DAVE MATHENY COMMENTARY / LIGHT FLIGHT
Contemplating a world of water from an altitude of 1 foot
FEW THINGS STRIKE AS MUCH HORROR into the heart of an aviator as
the prospect of ditching, or making an unintended “water land-
ing,” to use its formal name; an oxymoron if ever there was one.
There are worse things—fire, catastrophic structural failure such
as losing a wing, and total loss of controls. Having to ditch would
come in very close behind those, because it means a forced landing
followed by the possibility of drowning or dying of hypothermia.
Or maybe the horror is all in the eye of this beholder. Maybe
it’s just the result of my having had more forced landings than
most pilots, largely because of the unreliable nature of ultralight
engines and powertrains in the early ultralight days. Those
experiences have produced in me an unwillingness to trust my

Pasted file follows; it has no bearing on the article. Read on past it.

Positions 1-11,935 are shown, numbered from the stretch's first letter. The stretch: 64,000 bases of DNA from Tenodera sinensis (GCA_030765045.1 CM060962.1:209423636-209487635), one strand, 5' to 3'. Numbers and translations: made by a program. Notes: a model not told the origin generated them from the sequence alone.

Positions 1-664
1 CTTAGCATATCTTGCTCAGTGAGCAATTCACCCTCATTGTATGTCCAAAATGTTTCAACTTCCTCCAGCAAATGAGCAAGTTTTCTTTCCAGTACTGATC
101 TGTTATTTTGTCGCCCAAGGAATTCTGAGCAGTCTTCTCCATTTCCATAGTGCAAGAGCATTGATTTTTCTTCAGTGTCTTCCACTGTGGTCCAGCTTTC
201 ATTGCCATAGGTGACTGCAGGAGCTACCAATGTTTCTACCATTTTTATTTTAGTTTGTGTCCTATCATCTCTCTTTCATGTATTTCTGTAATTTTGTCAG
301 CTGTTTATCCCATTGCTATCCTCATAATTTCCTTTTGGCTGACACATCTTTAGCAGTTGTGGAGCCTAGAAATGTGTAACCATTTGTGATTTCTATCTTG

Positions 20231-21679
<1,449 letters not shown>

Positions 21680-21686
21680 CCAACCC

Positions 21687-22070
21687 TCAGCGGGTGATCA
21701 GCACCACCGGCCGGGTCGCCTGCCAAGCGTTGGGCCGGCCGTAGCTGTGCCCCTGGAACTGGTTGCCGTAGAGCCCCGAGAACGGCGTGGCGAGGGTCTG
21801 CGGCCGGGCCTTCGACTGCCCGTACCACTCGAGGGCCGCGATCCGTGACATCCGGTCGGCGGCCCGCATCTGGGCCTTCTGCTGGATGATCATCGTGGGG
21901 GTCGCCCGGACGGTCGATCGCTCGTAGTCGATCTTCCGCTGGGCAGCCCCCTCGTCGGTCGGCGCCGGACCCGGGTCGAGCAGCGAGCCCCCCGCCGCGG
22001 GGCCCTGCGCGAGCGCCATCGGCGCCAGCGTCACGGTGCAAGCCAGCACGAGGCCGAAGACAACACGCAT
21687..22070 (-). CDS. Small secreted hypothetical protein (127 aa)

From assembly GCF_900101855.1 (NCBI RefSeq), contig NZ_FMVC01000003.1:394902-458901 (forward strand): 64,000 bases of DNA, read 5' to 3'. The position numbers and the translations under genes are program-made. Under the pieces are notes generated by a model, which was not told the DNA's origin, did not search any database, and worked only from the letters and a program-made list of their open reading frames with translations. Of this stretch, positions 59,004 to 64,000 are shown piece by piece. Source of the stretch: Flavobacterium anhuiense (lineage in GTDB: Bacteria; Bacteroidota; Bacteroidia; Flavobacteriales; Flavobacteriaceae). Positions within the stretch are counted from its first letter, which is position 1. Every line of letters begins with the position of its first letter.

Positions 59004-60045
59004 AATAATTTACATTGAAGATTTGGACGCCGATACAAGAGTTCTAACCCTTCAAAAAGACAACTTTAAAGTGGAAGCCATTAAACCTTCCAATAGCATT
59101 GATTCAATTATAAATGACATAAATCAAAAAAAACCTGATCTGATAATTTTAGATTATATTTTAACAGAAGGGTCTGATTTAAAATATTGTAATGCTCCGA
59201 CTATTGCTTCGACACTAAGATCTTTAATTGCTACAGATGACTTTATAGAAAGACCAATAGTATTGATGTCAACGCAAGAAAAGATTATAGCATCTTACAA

engine. I have also spent a lot of time on the water in boats—
sometimes looking over the side and contemplating what it
would be like in the water without a boat, even though I’m a
Well, I’m a worrier. I don’t fly over big bodies of water; I go
around them or cut the corner slightly so I can glide to land in
the unlikely event—yes, I know it’s a lot less likely these days—
of losing the engine.
If I seem to be going into a defensive
crouch here, it’s because I have known
this viewpoint to beget angry words. By
contrast, no pilot I know of has a problem
with acknowledging that taking off without enough fuel to reach your destination
is a bad idea, nor that flying in a thunderstorm is also a bad idea.
But when you mention taking the
long way around to avoid crossing a big
stretch of water in a single-engine airplane, there are some pilots who will get
right in your face and say, “Your engine
is not going to quit just because it’s over
water any more than it will over land.
Just shut up and fly.”
A MATTER OF BELIEF
I admit they are right about the engine
not knowing it’s over water and suddenly